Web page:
In the oceans will be more plastic than fish by 2050, according to the World Economic Forum. But do not wait for the future to witness dark scenes of water pollution. Just look at this photo. Photographer Justin Hoffman took a picture of a tiny seahorse off the coast of the Indonesian island of Sumbawa in Indonesia, one of the most biodiverse countries in the world.
“The tide came and the garbage got into the ocean,” says Hoffman, 33. – Seahorse first seized algae, then a piece of plastic, and then – a cotton swab. It was a strange transition from nature to artificial materials in a short time. ”
Hoffman wanted to admire the local coral, but, to his surprise, the water was very dirty. White vague spots on the background – pieces of plastic floating around. And then the water began to smell badly, as impurities entered into it.
Sea horses often cling to various natural objects in the ocean, for example, to plants or corals. But since people throw plastic into the water, skates, “hugging” plastic garbage, can become a new norm.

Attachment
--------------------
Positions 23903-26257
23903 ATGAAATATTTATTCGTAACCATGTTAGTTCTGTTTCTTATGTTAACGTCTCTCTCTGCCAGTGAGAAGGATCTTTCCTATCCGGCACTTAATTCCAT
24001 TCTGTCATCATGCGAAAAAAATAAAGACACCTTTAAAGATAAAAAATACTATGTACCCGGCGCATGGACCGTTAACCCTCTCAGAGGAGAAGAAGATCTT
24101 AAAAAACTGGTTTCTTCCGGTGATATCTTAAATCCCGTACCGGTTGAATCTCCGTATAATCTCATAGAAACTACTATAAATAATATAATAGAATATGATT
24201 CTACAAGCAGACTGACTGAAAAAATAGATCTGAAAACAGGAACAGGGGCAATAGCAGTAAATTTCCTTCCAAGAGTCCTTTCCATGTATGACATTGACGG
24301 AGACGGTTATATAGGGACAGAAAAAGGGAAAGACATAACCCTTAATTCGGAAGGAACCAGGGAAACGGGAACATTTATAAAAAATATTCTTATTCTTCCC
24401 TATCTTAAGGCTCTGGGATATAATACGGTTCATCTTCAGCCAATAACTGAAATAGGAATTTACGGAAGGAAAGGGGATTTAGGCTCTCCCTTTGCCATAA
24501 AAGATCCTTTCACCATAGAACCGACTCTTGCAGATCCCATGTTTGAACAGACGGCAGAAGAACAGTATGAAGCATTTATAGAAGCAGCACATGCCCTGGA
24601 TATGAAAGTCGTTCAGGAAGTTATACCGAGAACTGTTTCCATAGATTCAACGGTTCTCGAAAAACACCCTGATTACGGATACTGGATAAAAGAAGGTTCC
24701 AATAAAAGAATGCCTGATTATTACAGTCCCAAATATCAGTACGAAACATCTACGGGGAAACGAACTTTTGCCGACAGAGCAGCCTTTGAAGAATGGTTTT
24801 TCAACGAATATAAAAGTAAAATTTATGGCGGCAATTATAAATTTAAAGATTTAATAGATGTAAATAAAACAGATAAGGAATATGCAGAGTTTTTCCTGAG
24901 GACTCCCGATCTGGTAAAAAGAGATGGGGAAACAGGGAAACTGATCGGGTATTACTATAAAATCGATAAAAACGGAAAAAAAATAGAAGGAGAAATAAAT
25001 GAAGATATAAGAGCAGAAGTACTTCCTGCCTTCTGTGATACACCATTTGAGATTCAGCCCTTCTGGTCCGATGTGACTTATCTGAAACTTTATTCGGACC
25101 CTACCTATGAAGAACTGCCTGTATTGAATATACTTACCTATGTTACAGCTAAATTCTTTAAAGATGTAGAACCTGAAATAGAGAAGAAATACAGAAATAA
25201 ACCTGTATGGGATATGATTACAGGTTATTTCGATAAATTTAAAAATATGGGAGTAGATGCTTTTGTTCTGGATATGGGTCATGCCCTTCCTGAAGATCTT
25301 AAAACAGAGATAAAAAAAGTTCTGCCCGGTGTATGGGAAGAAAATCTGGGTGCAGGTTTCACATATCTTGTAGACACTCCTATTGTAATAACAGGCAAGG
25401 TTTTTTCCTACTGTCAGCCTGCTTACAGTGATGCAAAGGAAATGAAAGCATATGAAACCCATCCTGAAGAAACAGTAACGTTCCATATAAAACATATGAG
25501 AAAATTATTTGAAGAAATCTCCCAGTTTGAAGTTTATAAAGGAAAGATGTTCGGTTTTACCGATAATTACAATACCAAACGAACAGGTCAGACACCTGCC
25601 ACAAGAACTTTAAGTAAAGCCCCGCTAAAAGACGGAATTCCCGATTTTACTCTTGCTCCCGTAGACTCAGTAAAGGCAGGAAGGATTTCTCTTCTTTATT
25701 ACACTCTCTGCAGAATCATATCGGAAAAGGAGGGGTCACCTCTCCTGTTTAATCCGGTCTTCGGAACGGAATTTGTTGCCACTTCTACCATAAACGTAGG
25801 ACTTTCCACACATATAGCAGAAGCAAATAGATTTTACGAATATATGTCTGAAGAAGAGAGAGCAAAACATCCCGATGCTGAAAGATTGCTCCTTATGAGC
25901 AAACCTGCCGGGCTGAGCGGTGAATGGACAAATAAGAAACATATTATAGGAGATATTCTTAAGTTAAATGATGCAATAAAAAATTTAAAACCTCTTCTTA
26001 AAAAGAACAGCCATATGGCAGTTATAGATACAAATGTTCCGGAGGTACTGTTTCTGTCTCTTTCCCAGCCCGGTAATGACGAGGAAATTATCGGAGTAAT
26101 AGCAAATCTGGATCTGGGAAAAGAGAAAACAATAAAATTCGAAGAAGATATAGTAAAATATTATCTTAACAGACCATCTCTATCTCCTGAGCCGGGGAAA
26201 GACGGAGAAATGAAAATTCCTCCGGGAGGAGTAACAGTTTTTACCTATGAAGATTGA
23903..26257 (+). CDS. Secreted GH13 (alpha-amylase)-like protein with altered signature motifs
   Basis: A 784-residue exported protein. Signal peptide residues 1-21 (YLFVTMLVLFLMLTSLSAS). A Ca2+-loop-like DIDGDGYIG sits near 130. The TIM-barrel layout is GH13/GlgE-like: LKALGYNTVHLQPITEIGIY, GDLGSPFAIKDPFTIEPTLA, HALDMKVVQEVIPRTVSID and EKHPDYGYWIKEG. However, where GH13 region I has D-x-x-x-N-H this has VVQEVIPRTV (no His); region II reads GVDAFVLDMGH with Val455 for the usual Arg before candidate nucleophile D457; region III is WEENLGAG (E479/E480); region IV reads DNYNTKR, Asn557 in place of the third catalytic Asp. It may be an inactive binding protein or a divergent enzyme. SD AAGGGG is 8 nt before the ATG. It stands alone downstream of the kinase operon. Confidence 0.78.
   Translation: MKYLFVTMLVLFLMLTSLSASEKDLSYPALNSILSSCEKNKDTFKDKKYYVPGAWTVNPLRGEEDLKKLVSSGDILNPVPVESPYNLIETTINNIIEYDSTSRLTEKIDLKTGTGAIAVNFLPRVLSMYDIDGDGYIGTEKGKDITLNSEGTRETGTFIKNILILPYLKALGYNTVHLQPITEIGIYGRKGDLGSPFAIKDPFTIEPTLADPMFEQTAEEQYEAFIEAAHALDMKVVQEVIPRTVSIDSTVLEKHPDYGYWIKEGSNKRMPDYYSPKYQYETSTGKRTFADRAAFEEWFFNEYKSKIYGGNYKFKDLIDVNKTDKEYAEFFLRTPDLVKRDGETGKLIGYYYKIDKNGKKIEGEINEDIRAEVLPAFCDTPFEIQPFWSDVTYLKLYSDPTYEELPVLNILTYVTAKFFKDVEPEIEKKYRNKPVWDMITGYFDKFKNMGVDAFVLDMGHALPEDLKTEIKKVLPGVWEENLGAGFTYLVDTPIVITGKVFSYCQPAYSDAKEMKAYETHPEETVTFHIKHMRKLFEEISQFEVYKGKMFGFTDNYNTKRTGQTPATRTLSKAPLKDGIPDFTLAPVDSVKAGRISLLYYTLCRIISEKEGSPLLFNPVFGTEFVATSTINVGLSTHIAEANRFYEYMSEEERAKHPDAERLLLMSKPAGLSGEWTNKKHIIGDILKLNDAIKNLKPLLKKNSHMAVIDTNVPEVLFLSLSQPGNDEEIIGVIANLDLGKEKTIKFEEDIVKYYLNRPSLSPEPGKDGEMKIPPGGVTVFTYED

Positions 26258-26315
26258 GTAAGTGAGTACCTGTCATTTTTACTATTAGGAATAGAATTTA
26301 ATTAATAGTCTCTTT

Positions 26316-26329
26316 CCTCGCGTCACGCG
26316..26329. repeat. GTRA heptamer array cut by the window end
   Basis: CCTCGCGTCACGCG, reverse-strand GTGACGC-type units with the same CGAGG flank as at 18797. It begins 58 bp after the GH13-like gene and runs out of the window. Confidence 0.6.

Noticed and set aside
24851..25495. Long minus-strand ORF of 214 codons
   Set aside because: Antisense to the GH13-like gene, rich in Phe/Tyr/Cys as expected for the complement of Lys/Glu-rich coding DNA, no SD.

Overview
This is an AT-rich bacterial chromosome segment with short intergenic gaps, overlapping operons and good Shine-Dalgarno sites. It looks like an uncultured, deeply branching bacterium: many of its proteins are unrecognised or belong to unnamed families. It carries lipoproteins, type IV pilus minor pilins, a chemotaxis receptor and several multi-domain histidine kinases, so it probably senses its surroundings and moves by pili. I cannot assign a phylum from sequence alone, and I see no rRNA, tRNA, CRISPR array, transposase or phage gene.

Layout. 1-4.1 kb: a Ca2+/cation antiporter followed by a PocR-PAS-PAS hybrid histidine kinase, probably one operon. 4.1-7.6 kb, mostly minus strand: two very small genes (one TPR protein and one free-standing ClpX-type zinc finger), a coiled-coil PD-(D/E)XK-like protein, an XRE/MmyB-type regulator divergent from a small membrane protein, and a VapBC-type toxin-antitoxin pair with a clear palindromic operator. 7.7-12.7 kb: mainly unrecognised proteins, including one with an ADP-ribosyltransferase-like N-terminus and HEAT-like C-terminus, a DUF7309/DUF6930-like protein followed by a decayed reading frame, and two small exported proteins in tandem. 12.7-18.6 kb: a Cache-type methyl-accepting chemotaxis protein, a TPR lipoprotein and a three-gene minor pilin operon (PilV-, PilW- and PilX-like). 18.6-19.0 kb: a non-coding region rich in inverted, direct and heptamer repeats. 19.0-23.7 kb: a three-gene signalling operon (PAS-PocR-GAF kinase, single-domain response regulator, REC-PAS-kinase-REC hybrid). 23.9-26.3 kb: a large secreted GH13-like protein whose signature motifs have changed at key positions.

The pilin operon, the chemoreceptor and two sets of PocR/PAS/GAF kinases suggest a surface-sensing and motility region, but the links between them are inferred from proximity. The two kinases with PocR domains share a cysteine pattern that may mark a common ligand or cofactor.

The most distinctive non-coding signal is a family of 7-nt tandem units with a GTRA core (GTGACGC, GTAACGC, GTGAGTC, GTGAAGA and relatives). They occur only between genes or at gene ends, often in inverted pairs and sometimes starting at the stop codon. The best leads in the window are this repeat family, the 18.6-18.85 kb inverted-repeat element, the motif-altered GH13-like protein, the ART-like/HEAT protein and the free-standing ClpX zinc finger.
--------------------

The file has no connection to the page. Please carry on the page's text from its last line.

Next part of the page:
Earlier this year, the Indonesian government allocated up to $ 1 billion to cleanse the oceans. But the problem is urgent not only in Indonesia. Hoffmann travels the world, showing people rare, vanishing creatures with the hope that this will help preserve the wildlife.
“I was in the Arctic a couple of weeks ago, and we watched as a polar bear dug in the garbage and ate plastic. It tore our heart, “he says.
“I saw fishing with dynamite, catching sharks, starving polar bears, whales caught in the net … a lot of things that are being depressed. Sometimes I feel like I’m carrying this load on me, “he added.
Hofman’s photograph became a finalist in the contest “Wildlife Photographer of the Year” at the Museum of Natural History in London. The photo has gained incredible popularity, since it indicates a balance between innocent, delightful and tragic.